And they want to press it whether it alienates their audience or not. Sportswriters have taken to the idea that the worst outcome of all of this non-negotiating would be missed games. That it would be an affront to fans if an agreement were not reached. But the real affront to fans is the casual contempt ownership seems to have for them. That they are actively seeking to imperil the thing the fans come to see just to test the Players Association’s unity. That the fans are mere collateral when the owners already hold the upper hand, after successfully winning the prior two CBAs. Their plum position irrelevant, when just over there, there’s a sister city, there’s more.

Folks will talk about walking away from the game due to a work stoppage, or because they’re tired of getting taken. They’ll point to 1994-95 and the deterioration of a relationship, but they’ll rarely talk about 1996, or 1998, or 2018 in the same breath. The exponential profits and revenue streams that the league has enjoyed precisely because relatively few actually did turn their back for good. We know that missed games aren’t the death knell they’re made out to be, and we know that people not only came back, they did so with open wallets. Ownership knows that they can inflict any number of damaging propositions on the game and its fans, without consequence to their bottom line—and often with a benefit. A two-city proposition might seem outlandish now, but the more you look around at the current landscape of sports, and elsewhere, it’s surprisingly easy to feel the icy grip of inevitability taking hold.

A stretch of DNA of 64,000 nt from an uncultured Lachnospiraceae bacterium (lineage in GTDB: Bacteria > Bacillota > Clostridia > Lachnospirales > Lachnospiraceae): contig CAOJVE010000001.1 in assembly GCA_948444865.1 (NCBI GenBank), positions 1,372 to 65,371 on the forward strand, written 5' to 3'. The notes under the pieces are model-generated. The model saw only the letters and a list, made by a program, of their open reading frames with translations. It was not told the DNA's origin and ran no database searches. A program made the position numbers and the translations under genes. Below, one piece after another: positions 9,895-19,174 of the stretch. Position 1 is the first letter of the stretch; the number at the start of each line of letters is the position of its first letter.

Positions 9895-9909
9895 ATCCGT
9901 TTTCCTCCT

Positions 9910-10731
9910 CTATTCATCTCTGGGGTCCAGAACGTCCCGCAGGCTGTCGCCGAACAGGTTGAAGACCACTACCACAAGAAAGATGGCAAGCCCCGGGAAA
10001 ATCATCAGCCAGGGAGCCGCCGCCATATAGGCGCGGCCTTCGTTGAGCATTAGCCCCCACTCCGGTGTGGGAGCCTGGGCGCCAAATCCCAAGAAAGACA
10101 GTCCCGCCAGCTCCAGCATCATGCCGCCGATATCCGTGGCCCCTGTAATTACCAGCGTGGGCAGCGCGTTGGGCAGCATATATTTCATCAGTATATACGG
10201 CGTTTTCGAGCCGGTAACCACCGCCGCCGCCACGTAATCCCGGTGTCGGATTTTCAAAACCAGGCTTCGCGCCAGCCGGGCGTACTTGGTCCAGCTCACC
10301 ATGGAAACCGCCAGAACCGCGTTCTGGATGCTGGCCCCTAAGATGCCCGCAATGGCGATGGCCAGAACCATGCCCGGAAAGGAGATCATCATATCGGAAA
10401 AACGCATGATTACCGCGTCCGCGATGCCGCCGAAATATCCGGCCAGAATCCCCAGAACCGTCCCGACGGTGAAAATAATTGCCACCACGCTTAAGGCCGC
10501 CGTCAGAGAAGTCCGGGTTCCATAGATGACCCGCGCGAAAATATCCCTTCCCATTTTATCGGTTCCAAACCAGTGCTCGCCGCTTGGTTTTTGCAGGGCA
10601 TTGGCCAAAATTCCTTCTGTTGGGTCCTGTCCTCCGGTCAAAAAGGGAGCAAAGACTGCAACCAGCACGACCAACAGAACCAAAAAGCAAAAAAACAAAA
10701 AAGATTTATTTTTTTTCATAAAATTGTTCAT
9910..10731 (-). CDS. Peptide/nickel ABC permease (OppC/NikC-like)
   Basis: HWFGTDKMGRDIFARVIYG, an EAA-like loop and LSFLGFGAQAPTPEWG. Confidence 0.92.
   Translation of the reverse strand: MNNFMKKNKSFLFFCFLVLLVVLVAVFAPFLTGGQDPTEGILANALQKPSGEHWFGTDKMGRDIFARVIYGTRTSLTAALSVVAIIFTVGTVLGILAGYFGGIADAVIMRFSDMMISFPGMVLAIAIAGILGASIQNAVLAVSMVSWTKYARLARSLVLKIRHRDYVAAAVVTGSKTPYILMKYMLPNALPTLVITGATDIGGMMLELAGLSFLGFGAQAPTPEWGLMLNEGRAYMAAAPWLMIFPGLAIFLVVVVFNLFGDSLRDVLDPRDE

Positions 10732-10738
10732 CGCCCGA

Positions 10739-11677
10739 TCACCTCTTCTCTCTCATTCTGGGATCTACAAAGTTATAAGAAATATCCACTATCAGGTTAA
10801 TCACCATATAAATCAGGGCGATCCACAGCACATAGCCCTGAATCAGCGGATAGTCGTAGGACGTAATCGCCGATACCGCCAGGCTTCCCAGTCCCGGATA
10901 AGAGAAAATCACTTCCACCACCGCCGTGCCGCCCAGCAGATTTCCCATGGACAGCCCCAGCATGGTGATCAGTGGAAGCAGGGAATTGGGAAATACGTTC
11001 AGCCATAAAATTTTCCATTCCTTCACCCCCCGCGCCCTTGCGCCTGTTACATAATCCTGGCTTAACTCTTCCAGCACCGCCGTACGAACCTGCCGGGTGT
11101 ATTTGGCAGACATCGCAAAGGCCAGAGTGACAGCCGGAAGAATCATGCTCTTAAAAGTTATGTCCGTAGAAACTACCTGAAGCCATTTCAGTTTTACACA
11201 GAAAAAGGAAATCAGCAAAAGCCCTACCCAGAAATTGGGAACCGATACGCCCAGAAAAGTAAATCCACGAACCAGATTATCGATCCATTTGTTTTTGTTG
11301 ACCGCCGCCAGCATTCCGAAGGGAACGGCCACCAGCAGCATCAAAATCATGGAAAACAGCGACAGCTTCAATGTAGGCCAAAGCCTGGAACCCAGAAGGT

Besides, as Sternberg and the people who draw ugly apes both know, the future is artificial scarcity. If you take something away from people, the logic goes, they’re just going to miss it more. And they’ll pay for it, which is all that matters.